With the conclusion of counting of votes late Thursday evening, one distinct feature of the previous general elections continue to prevail in the newly elected Lok Sabha- under representation of Muslims in comparison with their population. Numerically, Muslims constitute 14% of the country’s population. However, their representation remains abysmally low at 4.7% with 26 MPs elected to the current Lok Sabha.
The highest number of Muslim legislators come from Uttar Pradesh and West Bengal which sent six MPs each to the lower house of the Parliament followed by Kerala, Jammu and Kashmir, Tamil Nadu, Maharashtra, Telangana, Punjab and Lakshdweep. Despite emerging as the largest party, Bharatiya Janata Party (BJP), second time in a row, does not have a single Muslim MP in its long list of legislators. The party had given tickets to only seven Muslims out of 437 candidates in the entire country.
In Uttar Pradesh, Bahujan Samaj Party and Samajwadi Party has three Muslim MPs each to represent them. BSP’s Kunwar Danish Ali (Amroha), Afzal Ansari (Ghazipur), Haji Fazlur Rehman (Saharanpur), and the SP’s S T Hassan (Moradabad), Shafique Rehman Barq (Sambhal), and Azam Khan (Rampur) were declared winners.
In West Bengal, Nusrat Jahan Ruhi (Basirhat), Abu Taher Khan (Murshidabad), Sajda Ahmed (Uluberia) and Khalil Ur Rahman (Jangipur) were elected on the tickets of Trinamool Congress whereas Abu Hasem Khan Chowdhury (Maldaha Dakshin) won on Congress tickets. Jammu and Kashmir has sent three MPs -Hasnain Masoodi (Anantnag), Mohammad Akbar Lone (Baramulla) and Farooq Abdullah (Srinagar). All three were fielded by the National Conference.
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All India Majlis-e-Ittehadul Muslimeen candidates Asaduddin Owaisi and Imtiaz Jaleel Syed were elected from Hyderabad and Aurangabad (Maharashtra), respectively. While Owiasi was elected fourth time in a row, Syed is a first time MP. Kerala also sent three Muslim MPs- two from Indian Union Muslim League and one from Communist Party of India (Marxist). IUML’s E T Mohammed Basheer (Ponnani) and P K Kunhalikutty (Malappuram) have been elected, whereas K Navaskani has been elected from Ramanathapuram in Tamil Nadu, where IUML is part of the Dravida Munnetra Kazhagam-led alliance.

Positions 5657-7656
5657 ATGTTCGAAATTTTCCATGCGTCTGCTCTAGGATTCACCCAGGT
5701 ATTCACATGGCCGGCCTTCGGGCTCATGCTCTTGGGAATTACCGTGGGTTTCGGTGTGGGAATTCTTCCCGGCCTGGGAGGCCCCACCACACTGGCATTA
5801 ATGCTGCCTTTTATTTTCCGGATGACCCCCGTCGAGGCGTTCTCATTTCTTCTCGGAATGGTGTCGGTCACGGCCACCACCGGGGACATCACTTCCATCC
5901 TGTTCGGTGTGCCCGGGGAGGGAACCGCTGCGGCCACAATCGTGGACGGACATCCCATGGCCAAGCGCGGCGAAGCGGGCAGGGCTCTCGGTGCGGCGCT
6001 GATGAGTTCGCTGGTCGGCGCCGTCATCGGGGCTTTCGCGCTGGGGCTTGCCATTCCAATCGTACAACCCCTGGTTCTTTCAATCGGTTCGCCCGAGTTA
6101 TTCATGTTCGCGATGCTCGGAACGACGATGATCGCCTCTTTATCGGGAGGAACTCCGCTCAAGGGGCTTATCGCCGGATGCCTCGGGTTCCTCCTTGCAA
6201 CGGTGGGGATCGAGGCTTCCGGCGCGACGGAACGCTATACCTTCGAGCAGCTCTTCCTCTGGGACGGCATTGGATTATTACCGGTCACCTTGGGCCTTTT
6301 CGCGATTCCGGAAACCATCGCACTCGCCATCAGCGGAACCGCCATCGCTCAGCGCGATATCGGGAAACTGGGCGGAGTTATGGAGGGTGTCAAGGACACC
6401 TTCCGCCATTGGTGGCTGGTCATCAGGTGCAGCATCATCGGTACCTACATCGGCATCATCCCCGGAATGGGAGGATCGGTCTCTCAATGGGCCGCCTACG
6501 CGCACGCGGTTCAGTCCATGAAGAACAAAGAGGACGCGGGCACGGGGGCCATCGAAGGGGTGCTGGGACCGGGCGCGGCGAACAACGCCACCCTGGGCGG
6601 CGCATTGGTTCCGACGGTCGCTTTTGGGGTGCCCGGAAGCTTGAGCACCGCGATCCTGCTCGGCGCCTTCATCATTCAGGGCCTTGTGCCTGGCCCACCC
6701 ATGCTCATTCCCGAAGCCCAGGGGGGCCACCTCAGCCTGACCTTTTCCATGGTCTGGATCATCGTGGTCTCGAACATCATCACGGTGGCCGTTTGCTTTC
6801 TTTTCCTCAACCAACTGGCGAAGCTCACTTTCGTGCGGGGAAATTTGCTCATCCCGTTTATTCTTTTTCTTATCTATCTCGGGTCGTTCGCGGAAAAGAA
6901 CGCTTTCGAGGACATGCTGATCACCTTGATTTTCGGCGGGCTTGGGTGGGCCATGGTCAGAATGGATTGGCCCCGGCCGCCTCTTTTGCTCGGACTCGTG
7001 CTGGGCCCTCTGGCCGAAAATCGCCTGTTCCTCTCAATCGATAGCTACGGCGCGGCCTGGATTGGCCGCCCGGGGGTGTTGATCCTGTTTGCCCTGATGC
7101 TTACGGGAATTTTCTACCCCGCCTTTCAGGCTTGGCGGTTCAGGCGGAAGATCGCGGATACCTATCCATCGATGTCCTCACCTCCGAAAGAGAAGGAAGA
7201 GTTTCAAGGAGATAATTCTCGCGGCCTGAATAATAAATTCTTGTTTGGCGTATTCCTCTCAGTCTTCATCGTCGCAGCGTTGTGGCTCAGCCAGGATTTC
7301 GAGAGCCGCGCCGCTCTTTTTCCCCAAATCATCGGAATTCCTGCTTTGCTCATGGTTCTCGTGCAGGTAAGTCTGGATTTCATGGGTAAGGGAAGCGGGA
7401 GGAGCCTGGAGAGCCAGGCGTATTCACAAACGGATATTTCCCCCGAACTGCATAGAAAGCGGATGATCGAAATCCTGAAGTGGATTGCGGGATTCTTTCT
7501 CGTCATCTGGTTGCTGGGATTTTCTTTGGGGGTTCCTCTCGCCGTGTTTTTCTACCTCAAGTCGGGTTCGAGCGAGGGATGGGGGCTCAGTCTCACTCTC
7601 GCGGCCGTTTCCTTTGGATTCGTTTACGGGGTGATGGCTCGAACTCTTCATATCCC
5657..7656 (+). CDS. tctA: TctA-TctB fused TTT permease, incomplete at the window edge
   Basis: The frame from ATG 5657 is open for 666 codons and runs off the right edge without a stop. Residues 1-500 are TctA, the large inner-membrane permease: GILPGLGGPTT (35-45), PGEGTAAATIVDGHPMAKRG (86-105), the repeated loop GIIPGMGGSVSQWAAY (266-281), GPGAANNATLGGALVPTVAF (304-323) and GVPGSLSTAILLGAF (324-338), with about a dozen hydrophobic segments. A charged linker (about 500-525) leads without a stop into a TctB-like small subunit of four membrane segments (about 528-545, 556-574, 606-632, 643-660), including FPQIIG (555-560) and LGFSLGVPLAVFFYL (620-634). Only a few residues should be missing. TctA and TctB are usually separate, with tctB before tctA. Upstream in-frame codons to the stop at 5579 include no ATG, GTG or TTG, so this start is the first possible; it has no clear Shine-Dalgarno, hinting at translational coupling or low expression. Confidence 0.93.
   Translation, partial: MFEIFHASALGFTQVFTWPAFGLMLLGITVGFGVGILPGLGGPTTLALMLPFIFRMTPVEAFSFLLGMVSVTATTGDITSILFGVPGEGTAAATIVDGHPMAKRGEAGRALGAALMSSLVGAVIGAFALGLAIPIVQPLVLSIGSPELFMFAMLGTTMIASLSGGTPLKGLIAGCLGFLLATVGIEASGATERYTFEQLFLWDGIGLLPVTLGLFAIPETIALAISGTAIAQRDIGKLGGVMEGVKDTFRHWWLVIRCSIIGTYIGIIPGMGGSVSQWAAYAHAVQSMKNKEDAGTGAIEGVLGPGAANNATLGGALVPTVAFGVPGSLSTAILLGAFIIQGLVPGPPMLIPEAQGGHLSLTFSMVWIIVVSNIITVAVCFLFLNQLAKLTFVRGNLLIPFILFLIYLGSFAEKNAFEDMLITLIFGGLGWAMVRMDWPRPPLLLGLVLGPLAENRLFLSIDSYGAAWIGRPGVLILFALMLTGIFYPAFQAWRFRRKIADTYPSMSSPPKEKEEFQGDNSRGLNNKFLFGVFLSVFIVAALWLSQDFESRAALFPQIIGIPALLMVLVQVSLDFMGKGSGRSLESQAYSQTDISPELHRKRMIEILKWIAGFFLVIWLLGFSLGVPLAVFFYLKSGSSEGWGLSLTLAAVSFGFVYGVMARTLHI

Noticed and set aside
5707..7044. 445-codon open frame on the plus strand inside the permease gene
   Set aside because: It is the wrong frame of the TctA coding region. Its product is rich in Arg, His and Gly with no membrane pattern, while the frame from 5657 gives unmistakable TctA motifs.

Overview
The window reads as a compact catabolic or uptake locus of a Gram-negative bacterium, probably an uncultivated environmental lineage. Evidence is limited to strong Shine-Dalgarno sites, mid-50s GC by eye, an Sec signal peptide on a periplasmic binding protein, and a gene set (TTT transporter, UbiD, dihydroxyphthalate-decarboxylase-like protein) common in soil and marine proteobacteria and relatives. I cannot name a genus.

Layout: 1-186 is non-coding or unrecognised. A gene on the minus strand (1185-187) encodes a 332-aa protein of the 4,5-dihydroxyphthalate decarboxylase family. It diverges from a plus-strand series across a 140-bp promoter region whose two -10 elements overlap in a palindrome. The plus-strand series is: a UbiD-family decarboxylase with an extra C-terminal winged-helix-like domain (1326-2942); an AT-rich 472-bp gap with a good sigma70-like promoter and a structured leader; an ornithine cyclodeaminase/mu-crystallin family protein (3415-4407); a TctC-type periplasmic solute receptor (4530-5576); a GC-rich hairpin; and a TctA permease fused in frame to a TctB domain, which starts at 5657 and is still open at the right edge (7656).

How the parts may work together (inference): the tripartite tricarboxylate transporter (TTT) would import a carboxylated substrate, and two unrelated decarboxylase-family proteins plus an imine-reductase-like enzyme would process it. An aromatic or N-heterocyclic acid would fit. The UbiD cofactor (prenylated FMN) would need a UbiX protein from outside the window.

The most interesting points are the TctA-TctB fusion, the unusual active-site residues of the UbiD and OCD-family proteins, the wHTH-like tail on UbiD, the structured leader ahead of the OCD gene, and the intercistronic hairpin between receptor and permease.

Experts argue that consistent lower number of Muslims getting elected can be attributed to several factors, growing reluctance of political parties to allocate tickets being the prime reason. The tendency can be seen clearly through data from previous years. In 2009, Congress had given 29 tickets to Muslims out of which only 10 were elected. The ticket allocation remained stagnant in these elections too. While it gave tickets to 31 Muslims out of 464 candidates nationally in 2014, it fielded 32 Muslims out 464 candidates this year.
The trend is also visible in ticket allocation of regional parties in North and South India alike. In Uttar Pradesh, where Muslims constitute 19.3% of total population, BSP-SP alliance gave 10 tickets to Muslims out of 78 candidates. In 2009 and 2014, BSP had fielded 14 and 19 Muslim candidates, respectively. Similarly, SP too had given tickets to 11 in 2009 and 14 Muslims in 2014. In the neighbouring state of Bihar, Rashtriya Janta Dal fielded four Muslim candidates. Lok Jan Shakti and Janata Dal United fielded one candidate each. Other players like Telugu Desam Party, Telangana Rashtra Samithi, Janata Dal (Secular) and Biju Janata Dal did not bother to give even a single ticket to Muslims this time.
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Talking about the dangers of under representation of religious minorities, senior journalist Abhay Dubey told NewsClick that it could lead to disappointment among the members of Muslim community, which could lead into any direction. He said, “Giving jobs and means of livelihood is not the only thing that institutions should provide to its minorities in a democracy. Adequate representation is also key to make them realise that they are citizens of this country. Unfortunately, Congress has been towing the agenda of Bharatiya Janata Party which wants to neutralise their political presence. We are witnessing that Muslims are getting defeated in seats where they constitute 20% of the population. So, it is the responsibility of political parties to build a consensus which facilitate the interests of the community or else it will only lead to further alienation."